JPMorgan CEO Jamie Dimon jokes that US bank will outlast China's Communist Party

JPMorgan CEO Jamie Dimon reiterated his bank's commitment to doing business in China.
JPMorgan CEO Jamie Dimon reiterated his bank's commitment to doing business in China.PHOTO: AFP

NEW YORK(BLOOMBERG, REUTERS) - JPMorgan Chase and Co’s chief executive officer Jamie Dimon joked on Tuesday (Nov 23) that his bank would last longer than China’s Communist Party. 

While reiterating his bank’s commitment to doing business in China, Mr Dimon said: “I made a joke the other day that the Communist Party is celebrating its 100th year - so is JPMorgan. I’d make a bet that we last longer.” 

His eyebrow-raising joke while speaking at the Boston College Chief Executives Club has so far been met by public silence from officials in Beijing.

But with nearly US$20 billion (S$27.3 billion) of exposure in the world’s second-largest economy - and big ambitions to expand even further - the US bank has a lot riding on maintaining cordial relations with a government that’s sensitive about anything that might be construed as questioning its legitimacy.

In one sign that JPMorgan is attuned to the risks, members of the bank’s government relations team and China offices had internal discussions about Mr Dimon’s remarks, according to a person familiar with the matter. 

While some executives expressed concern that the joke could be viewed as insensitive, the government relations team told the group that Mr Dimon intended to stress the longevity of JPMorgan’s China business rather than criticize the party. As of midday Wednesday in China, the bank hadn’t communicated with local government officials on the issue, the person said, asking not to be identified discussing private information.

Chinese media, often quick to criticize perceived slights against the country by international companies, have yet to cover Mr Dimon’s remarks on the party even as they wrote about several of his other comments on cryptocurrencies and US policy risks at a panel discussion on Tuesday.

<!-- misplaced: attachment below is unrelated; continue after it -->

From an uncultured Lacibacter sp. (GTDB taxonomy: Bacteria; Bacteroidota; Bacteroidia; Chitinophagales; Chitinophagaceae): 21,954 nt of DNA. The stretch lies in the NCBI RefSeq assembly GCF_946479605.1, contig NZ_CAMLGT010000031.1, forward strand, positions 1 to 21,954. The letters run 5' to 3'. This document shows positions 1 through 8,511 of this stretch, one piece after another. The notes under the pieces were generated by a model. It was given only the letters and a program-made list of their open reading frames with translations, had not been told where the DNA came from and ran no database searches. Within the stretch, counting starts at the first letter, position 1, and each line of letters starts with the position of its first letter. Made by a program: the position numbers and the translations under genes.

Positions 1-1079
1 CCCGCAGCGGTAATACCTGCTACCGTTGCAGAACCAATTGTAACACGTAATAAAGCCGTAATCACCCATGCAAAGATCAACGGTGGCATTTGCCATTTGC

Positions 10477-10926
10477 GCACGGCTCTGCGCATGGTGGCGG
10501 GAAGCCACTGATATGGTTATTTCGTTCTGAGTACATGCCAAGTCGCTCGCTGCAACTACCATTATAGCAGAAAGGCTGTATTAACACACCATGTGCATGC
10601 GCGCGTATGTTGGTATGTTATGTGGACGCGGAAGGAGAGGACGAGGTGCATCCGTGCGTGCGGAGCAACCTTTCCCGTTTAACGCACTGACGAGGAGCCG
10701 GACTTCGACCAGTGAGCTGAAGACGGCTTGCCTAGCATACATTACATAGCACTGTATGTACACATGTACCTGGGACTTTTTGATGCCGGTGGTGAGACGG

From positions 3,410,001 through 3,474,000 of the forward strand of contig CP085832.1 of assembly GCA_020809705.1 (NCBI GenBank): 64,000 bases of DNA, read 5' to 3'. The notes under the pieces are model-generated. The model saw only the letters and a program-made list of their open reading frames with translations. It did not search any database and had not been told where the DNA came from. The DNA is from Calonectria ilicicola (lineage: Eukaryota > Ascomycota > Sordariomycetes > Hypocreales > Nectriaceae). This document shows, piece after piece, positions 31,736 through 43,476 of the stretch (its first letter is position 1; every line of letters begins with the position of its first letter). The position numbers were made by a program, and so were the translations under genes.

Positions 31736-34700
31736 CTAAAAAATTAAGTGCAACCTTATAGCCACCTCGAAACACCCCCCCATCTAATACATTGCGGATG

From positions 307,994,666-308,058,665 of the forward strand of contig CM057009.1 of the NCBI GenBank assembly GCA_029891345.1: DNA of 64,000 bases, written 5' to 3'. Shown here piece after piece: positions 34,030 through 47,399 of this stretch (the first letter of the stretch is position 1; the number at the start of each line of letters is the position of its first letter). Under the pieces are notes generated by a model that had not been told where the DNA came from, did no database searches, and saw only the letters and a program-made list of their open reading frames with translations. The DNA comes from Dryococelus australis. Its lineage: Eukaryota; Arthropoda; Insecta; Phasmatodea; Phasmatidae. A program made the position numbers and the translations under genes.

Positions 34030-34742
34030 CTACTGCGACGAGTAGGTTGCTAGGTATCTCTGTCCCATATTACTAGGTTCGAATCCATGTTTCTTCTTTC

JPMorgan earlier this year became the first Wall Street bank to gain full ownership of a securities venture in China and has said it is investing 2.67 billion yuan ($570.5 million) in China Merchants Bank’s wealth management unit. The bank’s total exposure to China stood at US$19.7 billion as of September, mainly from lending and deposits, trading and investing, according to a regulatory filing.

China has a history of taking action against companies and individuals that appear to challenge its policies or slight it in anyway, particularly on sensitive issues including Taiwan, which Dimon also referenced on Tuesday. In 2019, UBS Group came under pressure to fire its chief economist, Paul Donovan, after he made a comment about a “Chinese pig” in a note about rising consumer prices. He later apologized, saying it was “innocently intended.” China also broke off relations with Norway for several years after dissident Liu Xiaobo received the Nobel Peace Prize.

China’s financial markets are a potent lure for the world’s biggest banks, with billions of potential profits on the line in investment banking and wealth management. Wall Street firms are doubling down on country despite elevated US-China tensions and an increasingly opaque regulatory environment as President Xi Jinping cracks down on swathes of the private sector. 

China has a history of taking action against companies and individuals that appear to challenge its policies or slight it in anyway, particularly on sensitive issues including Taiwan, which Dimon also referenced on Tuesday. In 2019, UBS Group came under pressure to fire its chief economist, Paul Donovan, after he made a comment about a “Chinese pig” in a note about rising consumer prices. He later apologized, saying it was “innocently intended.” China also broke off relations with Norway for several years after dissident Liu Xiaobo received the Nobel Peace Prize.

China’s financial markets are a potent lure for the world’s biggest banks, with billions of potential profits on the line in investment banking and wealth management. Wall Street firms are doubling down on country despite elevated US-China tensions and an increasingly opaque regulatory environment as President Xi Jinping cracks down on swathes of the private sector.